On the streets of Cairo's Shubra district, many Coptic Christians -- but not all -- say they will support President Abdel Fattah al-Sisi in his re-election bid on Monday.
Pro-Sisi banners hang overhead in the neighbourhood where many Copts reside, often showing the president standing alongside Coptic Orthodox Pope Tawadros II.
"There is no other man like him... at the moment," Edward Tawfik, a 60-year-old who runs a coffee shop in the area, told AFP as his customers smoked water pipes and played backgammon.
Sisi, who as defence minister led the 2013 overthrow of Islamist president Mohammed Morsi, was elected in 2014.
Many Christians say he rescued the country by ousting Morsi, a member of the Muslim Brotherhood, following massive protests demanding his resignation.
The former army chief, who repeatedly calls on Muslim leaders to spearhead a "renewal of religious discourse", rarely misses an opportunity to appear alongside Tawadros.
Tawadros has repeatedly praised Sisi. Coptic Church spokesman Boulos Halim told AFP that relations between the two men are excellent, but that there has been no official endorsement of Sisi.
"We are not calling on people to vote for a particular person, but just to vote," he said.
Sisi is running for re-election virtually unopposed in a March 26-28 poll. His only opponent, Moussa Mostafa Moussa, was relatively unknown before announcing his candidacy in late January.
All other presidential hopefuls have been arrested or withdrew from the race.
-'Majority' support Sisi-
Halim said a "majority" of Christians support Sisi and that the incumbent has worked to tighten security following a spate of attacks on Christians that began in 2016 and claimed by the Islamic State group's Egypt affiliate.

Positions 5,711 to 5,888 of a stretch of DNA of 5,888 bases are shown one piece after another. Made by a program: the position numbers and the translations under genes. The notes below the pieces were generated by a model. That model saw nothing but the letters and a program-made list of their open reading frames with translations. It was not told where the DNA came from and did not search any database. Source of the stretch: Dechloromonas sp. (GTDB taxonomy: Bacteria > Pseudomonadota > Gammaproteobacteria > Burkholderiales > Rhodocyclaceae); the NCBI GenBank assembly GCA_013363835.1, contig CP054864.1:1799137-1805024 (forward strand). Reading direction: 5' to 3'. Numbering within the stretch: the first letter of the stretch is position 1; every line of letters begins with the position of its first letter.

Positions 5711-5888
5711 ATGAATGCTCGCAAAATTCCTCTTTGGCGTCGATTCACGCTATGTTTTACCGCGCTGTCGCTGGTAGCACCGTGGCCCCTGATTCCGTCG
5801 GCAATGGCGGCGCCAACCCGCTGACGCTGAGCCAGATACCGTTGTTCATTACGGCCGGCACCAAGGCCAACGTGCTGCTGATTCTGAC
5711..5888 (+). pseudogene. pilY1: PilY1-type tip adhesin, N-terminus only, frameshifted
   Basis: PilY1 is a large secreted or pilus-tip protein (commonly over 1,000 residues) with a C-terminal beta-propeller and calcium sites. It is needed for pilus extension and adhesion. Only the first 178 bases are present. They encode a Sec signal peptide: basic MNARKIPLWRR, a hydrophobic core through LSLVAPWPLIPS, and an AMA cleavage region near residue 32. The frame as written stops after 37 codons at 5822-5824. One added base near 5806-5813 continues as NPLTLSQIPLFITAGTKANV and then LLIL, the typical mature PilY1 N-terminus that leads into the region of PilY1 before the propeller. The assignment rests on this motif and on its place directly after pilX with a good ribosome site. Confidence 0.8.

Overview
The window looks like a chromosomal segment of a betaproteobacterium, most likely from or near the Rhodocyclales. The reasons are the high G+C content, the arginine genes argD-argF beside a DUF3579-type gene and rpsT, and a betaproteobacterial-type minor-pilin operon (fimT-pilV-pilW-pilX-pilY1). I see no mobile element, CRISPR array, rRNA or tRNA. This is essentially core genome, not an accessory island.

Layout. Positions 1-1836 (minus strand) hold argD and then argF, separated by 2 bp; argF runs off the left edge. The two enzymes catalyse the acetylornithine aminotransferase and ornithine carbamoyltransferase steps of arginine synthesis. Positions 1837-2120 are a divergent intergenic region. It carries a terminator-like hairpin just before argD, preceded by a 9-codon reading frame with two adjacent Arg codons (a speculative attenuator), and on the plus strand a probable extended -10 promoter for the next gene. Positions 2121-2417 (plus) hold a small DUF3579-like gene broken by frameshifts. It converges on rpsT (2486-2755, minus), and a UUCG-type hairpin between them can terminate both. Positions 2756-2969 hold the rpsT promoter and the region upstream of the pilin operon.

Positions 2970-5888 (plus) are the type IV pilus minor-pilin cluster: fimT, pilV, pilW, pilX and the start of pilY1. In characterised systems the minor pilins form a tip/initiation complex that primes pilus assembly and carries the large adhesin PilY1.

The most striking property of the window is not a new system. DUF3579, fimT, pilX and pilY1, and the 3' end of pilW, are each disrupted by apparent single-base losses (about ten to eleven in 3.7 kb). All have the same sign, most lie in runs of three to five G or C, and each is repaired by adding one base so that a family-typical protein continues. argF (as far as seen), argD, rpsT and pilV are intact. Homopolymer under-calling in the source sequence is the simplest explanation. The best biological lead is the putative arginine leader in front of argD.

While the jihadists, based in North Sinai, mainly target security forces, they have also focused on Copts.
More than 100 Christians have been killed in attacks since December 2016, when an IS suicide bomber targeted a small church in the Saint Mark's Cathedral complex, the seat of the Coptic papacy, killing nearly 30 worshippers.
Halim also expressed the community's appreciation for the construction of new churches.
These include Egypt's largest cathedral, built in the heart of the country's new capital, under construction east of Cairo. The cathedral was inaugurated during this year's January Coptic Christmas mass, attended by Sisi and many of his ministers.
Copts, estimated to make up about 10 percent of Egypt's population of 96 million, complain that they are sidelined from senior posts in the justice system, universities, the police, and the military.
They also have endured intermittent sectarian attacks, especially in remote and impoverished villages in southern Egypt.
After Morsi's ouster, many of his supporters accused the Christian community of supporting the overthrow.
They pointed to Tawadros's appearance next to Sisi in July 2013, when the then army chief announced Morsi's removal on television, even though he was also surrounded by senior Muslim and opposition figures.
Following the deadly dispersal by security forces of two pro-Morsi protest camps in Cairo in August 2013, dozens of Coptic churches, schools, homes and businesses were attacked.
Early last year, hundreds of Christians fled northern Sinai after IS killed several Christians and threatened more attacks.
But a lack of public surveys means it is difficult to precisely determine the level of Coptic support for Sisi, according to Nevine Mossaad, a political science professor at Cairo University specialising in minorities in the Arab world.
"It's true that the majority of Copts are pro-Sisi, but some of them are against him," he said.
"The Copts do not vote as one bloc."
Coptic youths are particularly vocal in their opposition to the church's connection to the regime.
"The Church does not represent all Christians," said activist Bishoy Tamri, a member of the Maspero Youth Union, a Coptic human rights organisation born in the wake of the January 2011 protests that toppled longtime ruler Hosni Mubarak.
"We reject the church's exploitation for political purposes," said Tamri, adding that his organisation's activities, "like many civil society movements", had been curtailed because of a widening crackdown.
In Shubra, many of those critical of Sisi preferred to remain quiet, although some did voice concerns over rising prices.
"I hope that he (Sisi) will provide security for the simple and poor and will enable them to live decently," said Angie Kirollos, a 21-year-old mother who plans on voting for Sisi.